May 8, 2021 by Drew DeVault

Sourcehut is the fastest. So what?

I’m writing this from 10,000 meters above the Pacific Ocean1, typing it into a $200 ARM laptop, and I have had a pretty productive workday so far. In fact, with 600-1200ms latency, frequent network drop-outs, and bandwidth which would make a circa-2008 2G network hang its head in shame, I have had endured hardly any discernible difference from my workflow at home.

By objective measures, sourcehut is the fastest and most lightweight software forge2 by a wide margin. I am able to load a git repository on in about 3 seconds (DOM ready in 1.8s), while GitHub took 38 seconds (DOM ready in 20s)3. Working with any of the sourcehut services — browsing git repos, reading and filing tickets, reviewing build logs — is hardly any different in this situation than it is at my workstation at home. Browsing any other forge, on the other hand, is miserable. In the same amount of time I can load 3 pages on GitHub (one full minute!), I can load more than 30 on sourcehut.

That’s just the network conditions, too. Recall that I mentioned I’m on a cheap ARM laptop, basically a mid-tier chromebook. SourceHut has no mandatory JavaScript, and the pages are very light — almost all of them load in two requests or less, and usually transfer less than 10 KiB, even on a cold cache. It’s easy to render and use on any class of hardware. It works half decently in Lynx!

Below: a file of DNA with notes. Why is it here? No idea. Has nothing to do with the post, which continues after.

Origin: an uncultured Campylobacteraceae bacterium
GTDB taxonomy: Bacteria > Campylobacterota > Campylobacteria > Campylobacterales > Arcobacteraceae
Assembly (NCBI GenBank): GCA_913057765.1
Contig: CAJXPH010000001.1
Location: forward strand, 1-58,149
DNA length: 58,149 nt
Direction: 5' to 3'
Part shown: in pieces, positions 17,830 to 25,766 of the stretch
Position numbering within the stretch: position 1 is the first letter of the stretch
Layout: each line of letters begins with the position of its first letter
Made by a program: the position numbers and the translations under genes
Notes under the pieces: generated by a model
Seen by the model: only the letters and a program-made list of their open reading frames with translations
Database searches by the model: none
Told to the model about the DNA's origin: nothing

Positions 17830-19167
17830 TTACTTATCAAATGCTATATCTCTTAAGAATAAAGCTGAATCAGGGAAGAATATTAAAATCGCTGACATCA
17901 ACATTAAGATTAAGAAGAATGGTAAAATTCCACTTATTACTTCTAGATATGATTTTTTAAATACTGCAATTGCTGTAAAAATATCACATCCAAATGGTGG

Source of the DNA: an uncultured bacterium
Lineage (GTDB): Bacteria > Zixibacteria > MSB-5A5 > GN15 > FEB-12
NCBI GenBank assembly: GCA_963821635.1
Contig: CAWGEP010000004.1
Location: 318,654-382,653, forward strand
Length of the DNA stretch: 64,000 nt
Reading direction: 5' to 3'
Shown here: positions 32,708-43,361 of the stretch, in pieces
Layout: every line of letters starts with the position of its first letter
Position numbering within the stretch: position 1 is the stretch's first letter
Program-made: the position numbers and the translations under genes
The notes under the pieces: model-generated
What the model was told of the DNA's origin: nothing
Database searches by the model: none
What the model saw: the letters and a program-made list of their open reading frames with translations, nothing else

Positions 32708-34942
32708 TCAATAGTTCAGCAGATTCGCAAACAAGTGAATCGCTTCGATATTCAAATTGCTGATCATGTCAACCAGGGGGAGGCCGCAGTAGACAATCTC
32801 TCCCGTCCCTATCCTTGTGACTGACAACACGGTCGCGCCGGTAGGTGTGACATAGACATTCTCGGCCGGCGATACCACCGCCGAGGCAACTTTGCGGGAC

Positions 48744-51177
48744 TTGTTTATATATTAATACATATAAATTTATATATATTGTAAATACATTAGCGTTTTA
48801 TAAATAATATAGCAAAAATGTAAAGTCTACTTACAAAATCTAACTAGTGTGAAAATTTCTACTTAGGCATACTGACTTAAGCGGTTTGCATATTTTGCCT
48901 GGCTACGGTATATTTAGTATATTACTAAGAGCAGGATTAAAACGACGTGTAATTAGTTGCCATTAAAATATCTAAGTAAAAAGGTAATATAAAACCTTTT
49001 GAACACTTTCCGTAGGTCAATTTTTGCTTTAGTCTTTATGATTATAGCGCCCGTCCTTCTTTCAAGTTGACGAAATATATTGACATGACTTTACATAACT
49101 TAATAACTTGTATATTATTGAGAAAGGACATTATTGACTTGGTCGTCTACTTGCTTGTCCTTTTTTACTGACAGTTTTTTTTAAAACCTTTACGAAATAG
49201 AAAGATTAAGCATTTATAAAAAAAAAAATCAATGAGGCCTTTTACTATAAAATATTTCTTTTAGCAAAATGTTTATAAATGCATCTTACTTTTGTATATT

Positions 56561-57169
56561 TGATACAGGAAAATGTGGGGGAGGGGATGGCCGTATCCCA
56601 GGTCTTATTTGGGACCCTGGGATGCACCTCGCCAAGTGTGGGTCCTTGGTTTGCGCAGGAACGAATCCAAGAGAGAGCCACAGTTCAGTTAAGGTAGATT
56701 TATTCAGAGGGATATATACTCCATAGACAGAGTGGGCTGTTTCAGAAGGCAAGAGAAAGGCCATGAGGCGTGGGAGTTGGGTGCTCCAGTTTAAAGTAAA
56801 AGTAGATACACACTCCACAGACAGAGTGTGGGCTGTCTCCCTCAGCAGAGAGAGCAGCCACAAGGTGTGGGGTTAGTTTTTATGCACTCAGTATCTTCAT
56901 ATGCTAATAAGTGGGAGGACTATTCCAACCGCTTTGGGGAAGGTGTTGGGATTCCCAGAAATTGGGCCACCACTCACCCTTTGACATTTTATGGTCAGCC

All of that being said, I have only actually used the web services for three or four quick tasks today. SourceHut embraces open standards like email for collaboration. There is no suffering through the pull request review web UI on a craptop with a terrible connection. Patches arrive via email, and I have my mailbox stored locally in a standardized format, which I can read with simple text-based tools, then queue up my review as an emailed reply to be sent asynchronously whenever the network is up for it.

For my part, this is a story that comes from privilege. I am in a self-imposed network drought on an expensive airplane fare, and sourcehut’s performance is simply temporarily convenient. But there are a lot of people for whom this performance is an essential necessity in their daily life. This $200 craptop represents a substantial investment for a lot of people. The luxurious network conditions the developed world enjoys are just that: a developed luxury. I don’t find these users less important simply because their constraints are harder to work in. We pride ourselves on thriving under those constraints.

That ethos pays returns in many ways, like when I’m sitting here on an airplane conducting my work without interruption, or when our simpler HTML is easier to use for the new developer on your team who has to rely on a screen reader. Though at first it may seem that our performance metrics are a flashy footnote, they represent something of real importance to us and to our users, and I hope that the rest of the web catches up with us soon.

  1. Fully vaccinated, and wearing a mask, and with a negative COVID-19 test result taken two days ago, for the record. ↩︎

  2. These tests are conducted by sourcehut, but are based on independent measurement factors, have held up under independent scrutiny, and are open to improvements from the rest of the community. ↩︎

  3. I can get on with my work after the DOM loads, but it’s still asking my browser to suck down images, leeching what precious little bandwidth I have, taking it away from anything else I’m trying to do. ↩︎